Wednesday, May 22, 2024
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HomePoliticalFast-track Approvals Bill Presents A Serious Risk To New Zealand Exporters

Fast-track Approvals Bill Presents A Serious Risk To New Zealand Exporters



On 1 May, New Zealand’s new free trade agreement with
the European Union – our fourth largest trading partner –
comes into force. The enforceable commitments by the Parties
under its Trade and Sustainable Development Chapter have
been described as a significant step up in accountability on
key sustainability issues.

This is particularly so in
relation to the Parties’ commitment to “refrain from any
action or omission which materially defeats the object and
purpose of the Paris Agreement”, which is subject to
dispute settlement provisions and potentially trade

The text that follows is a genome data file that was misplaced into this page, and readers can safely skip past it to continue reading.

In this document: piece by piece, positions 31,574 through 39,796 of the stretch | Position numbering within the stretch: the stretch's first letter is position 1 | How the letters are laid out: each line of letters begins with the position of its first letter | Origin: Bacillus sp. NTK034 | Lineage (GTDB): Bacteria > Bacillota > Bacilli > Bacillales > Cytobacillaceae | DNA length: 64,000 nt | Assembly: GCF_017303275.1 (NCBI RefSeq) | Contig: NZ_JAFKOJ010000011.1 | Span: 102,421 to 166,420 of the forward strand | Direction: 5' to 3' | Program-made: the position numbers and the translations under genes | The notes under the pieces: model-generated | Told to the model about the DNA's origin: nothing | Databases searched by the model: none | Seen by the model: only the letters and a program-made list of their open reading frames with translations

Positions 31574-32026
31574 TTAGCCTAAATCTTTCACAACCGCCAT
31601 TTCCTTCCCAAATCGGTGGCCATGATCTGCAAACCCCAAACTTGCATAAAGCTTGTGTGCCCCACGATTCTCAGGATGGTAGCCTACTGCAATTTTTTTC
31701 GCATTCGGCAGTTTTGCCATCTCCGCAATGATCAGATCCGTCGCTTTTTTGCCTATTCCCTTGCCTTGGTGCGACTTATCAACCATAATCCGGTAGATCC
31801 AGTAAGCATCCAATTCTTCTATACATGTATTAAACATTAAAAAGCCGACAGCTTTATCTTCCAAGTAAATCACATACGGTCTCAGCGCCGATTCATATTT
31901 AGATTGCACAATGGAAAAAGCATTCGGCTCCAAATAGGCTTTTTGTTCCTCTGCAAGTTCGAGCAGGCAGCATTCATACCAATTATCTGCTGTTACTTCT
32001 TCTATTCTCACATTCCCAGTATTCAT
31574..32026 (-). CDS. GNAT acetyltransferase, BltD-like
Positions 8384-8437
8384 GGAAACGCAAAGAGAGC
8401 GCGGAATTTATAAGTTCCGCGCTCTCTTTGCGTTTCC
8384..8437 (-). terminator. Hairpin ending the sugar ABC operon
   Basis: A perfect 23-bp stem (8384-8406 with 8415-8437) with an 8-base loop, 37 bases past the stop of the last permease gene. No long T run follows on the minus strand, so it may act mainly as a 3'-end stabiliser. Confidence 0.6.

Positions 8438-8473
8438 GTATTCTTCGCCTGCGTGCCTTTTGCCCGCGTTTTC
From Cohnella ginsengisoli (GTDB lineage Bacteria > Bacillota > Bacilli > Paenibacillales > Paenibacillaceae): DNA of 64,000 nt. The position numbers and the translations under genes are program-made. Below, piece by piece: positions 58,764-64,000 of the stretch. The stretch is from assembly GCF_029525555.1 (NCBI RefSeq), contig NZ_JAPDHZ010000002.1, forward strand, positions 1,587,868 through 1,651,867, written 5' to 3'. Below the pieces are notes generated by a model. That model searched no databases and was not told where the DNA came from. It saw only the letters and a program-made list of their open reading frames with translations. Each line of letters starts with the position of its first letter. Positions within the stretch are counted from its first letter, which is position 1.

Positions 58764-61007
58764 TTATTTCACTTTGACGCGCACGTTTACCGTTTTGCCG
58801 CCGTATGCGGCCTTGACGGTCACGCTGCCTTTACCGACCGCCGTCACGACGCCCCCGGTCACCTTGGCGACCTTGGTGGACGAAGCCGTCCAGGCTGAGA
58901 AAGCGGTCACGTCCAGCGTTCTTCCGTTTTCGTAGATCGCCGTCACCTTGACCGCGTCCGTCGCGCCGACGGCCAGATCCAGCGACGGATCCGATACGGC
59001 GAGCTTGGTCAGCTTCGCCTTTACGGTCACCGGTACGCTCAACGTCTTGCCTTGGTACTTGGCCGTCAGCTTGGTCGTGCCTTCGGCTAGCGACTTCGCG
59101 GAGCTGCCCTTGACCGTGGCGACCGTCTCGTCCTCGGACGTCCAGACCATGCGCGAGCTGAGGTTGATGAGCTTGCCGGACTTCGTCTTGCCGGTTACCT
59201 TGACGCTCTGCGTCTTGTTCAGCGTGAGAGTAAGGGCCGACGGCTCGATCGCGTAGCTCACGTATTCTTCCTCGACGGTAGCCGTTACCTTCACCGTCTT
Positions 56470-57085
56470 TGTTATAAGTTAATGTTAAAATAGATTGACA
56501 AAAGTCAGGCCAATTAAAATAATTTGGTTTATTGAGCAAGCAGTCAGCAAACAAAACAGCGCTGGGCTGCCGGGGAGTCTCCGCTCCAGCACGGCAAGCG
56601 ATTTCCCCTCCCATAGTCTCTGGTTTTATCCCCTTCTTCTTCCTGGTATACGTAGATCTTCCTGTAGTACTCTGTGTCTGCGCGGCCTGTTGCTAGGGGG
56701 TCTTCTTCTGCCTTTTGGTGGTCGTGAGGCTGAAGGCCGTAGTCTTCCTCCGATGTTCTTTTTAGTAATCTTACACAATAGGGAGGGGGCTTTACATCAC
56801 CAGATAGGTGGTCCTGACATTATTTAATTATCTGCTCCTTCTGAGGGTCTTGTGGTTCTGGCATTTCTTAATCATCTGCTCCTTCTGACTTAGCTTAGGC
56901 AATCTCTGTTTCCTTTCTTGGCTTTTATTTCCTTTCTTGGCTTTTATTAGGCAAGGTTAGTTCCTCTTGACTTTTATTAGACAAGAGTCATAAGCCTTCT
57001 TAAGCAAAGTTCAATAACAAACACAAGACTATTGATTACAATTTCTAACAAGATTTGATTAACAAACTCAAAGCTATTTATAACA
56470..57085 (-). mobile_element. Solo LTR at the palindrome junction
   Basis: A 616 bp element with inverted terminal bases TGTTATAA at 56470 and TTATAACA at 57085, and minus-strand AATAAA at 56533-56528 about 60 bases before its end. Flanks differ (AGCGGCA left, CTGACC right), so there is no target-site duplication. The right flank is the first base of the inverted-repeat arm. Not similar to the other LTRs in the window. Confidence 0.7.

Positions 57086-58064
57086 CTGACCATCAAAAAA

sanctions if breached.

“Our exporters
should, therefore, be deeply concerned that the Fast-track
Approvals Bill was not assessed for consistency with any of
our free trade commitments prior to being introduced to the
House,” says Gary Taylor, Chief Executive of the
Environmental Defence Society
(EDS).

“EDS has conducted its own
detailed peer-reviewed analysis of the Bill against those
commitments. It concludes that, without significant
amendment, the Bill could breach several of the legally
binding commitments New Zealand has agreed to under free
trade agreements with the UK, EU, and the Trans-Pacific
Partnership. These include commitments:

  • To
    provide for a high level of environmental protection and
    continue to improve environmental
    protections
  • Not to weaken, reduce, waive, or